It's 2050. The partner-in-charge for PWCDEY's autonomous vehicle advisory division wakes at 6.30am. Another hectic day at work is about to start. Stepping to the window she opens the curtains. On the horizon, the Leichardt River meets the Gulf of Carpentaria in a hazy group of mangroves. Long-legged birds peck in the shallows but no other creatures move. She dresses and flicks a switch. Immediately, dozens of other workspaces are projected, in three dimensions, into the space around her desk. Some of her colleagues are already hard at work and she greets them. So the day begins…
For thousands of years, economies have run on trust. Trust of the sort you can only build eye to eye.
The butcher, the baker and the candlestick maker all live in the one village because it makes their trade easier. Partly this is due to efficiencies in shipping and storing goods but partly it is due to the need for human contact to build trust. The trust aspect is easy to overlook until you think who crowds the modern city. The centre of cities are full of firms that have no physical outputs at all. Accountants, consultants, bankers and marketers clamber all over each other to occupy a small share of the land in the centre of our cities. Jobs in tall buildings tend to be high-paid, high-productivity jobs.
The explanation is that proximity lowers the cost of real-world contact with colleagues, suppliers and clients. That contact is apparently indispensable to the firms' success. Economists have, quite recently, fallen upon this realisation in delight and built whole theories about information sharing and agglomeration economics to explain why cities exist, why firms cluster, etc.
Did you know, for example, that bigger cities make everyone in them more productive? A city of 10 million tends to see everyone in it being 15 per cent more productive than a city of five million.
This train of thought reached its apotheosis in the much-admired book of Harvard Economist Edward Glaeser, The Triumph of the City. A contrary thread of scholarship also exists. The idea computers could kill the city was raised in the 1990s. A seminal article in The Economist by Frances Cairncross coined the phrase "the death of distance."
It got a lot of airplay and now the backlash is evident in mocking articles suggesting the hypothesis was always and self-evidently wrong-headed. That's certainly what the present shows us. Evidence for the value of proximity is all around: In Melbourne, the Peter MacCallum Cancer Centre is just 3 kilometres from the Royal Melbourne Hospital. But when an opportunity arose to move immediately across the road from the hospital, the giant cancer-fighting juggernaut voted for proximity. The new building amplifies the effect of proximity by linking the two institutions at more than just street level. There will even be a bridge between them.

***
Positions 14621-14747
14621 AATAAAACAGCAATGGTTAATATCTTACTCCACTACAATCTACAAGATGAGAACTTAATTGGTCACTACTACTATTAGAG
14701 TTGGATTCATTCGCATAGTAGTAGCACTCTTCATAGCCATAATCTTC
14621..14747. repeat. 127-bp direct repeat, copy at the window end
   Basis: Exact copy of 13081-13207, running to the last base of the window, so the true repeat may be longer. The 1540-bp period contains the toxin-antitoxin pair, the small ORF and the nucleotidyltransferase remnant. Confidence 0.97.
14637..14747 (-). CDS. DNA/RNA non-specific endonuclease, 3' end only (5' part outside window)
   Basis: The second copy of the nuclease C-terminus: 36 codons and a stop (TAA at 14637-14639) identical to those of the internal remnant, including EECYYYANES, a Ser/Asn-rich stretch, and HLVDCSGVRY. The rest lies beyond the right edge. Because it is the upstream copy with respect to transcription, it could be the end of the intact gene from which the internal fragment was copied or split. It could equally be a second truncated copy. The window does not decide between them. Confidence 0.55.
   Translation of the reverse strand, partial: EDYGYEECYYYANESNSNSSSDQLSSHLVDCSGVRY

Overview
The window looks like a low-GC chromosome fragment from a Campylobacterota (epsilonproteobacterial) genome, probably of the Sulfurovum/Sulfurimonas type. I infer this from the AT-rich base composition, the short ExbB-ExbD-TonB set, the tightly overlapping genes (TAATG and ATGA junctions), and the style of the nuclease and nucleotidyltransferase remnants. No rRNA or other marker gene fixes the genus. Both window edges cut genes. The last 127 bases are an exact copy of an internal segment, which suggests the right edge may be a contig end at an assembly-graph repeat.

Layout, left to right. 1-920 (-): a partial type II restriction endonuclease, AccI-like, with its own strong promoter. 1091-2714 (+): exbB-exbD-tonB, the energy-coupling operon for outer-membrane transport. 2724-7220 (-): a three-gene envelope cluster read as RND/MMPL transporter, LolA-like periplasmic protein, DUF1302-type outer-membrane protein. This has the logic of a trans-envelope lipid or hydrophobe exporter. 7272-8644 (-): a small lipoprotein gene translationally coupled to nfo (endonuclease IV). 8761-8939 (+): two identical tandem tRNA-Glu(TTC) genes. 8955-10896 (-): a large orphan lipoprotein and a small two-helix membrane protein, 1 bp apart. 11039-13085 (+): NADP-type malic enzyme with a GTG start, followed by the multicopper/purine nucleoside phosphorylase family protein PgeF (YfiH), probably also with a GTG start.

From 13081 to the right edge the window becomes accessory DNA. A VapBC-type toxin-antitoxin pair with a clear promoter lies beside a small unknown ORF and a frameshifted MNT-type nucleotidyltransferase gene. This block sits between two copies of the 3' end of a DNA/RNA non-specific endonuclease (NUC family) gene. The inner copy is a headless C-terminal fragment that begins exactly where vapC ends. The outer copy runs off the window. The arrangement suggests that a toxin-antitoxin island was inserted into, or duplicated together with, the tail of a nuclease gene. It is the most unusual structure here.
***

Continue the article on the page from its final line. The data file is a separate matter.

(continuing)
Silicon Valley is the ultimate expression of how even the most cutting-edge technology firms cluster into one space. The new CEO of Yahoo, Marissa Meyer actually banned working from home in order to give her company a boost.
It is possible electronic communication doesn't substitute for face-to-face communication - it is actually a complement. We contact by electronic media those people whom we also see face-to-face most often. Check your phone. Most messages are with your partner, your kids, your closest friends, your boss. That would suggest that as technology advances, so will face-to-face contact. So for now, proximity rules. Cities are still paved with gold. Or at least copper.
But extrapolating that out forever would be bold. Skype, Facebook et al are not finished improving. The first iterations of a technology rarely include the killer app. The internet was on mobile phones for a long time before the iPhone, for example, and Bebo and Hi-5 pioneered social networking prior to Facebook.
"Across the world, geniuses are trying to come up with tech that can kill centralised offices and in-person meetings once and for all. If someone somewhere can, they will be the next Bill Gates. Expect technology in this field to mutate rapidly, seeking the right combination of features that allow not just words and pictures to flow by optical fibre, but trust."
The death of distance is not certain to kill cities. But it is worth pondering - consider it a low-probability, high-consequence event. If the threads that hold our cities together begin to loosen, people will be able to live where they choose. Commuting time will cease to factor. Instead, you select your residence based on something radical - your preferences.
Want to live near the beach? Australia has thousands of kilometres of coastline to choose from and it's almost all cheaper than living in the city. Japan is even more clustered around Tokyo or at least Osaka because of a cultural inclination to proximity. But why not live in Okinawa with its pristine beaches and longest living inhabitants? Changes in communication technology could wreak the sort of havoc in real estate and infrastructure markets that they brought to newspapers, books and music.
Expensive city neighbourhoods may empty out. Traffic will be a thing of the past. City centre skyscrapers might see vacancy rates creep up. If this happens, it could strand a lot of investment. Would London's tube be so busy if fewer people needed to get to The City for work? The death of distance would be a boon but might also be a tidal wave of value destruction. It's worth keeping an eye on.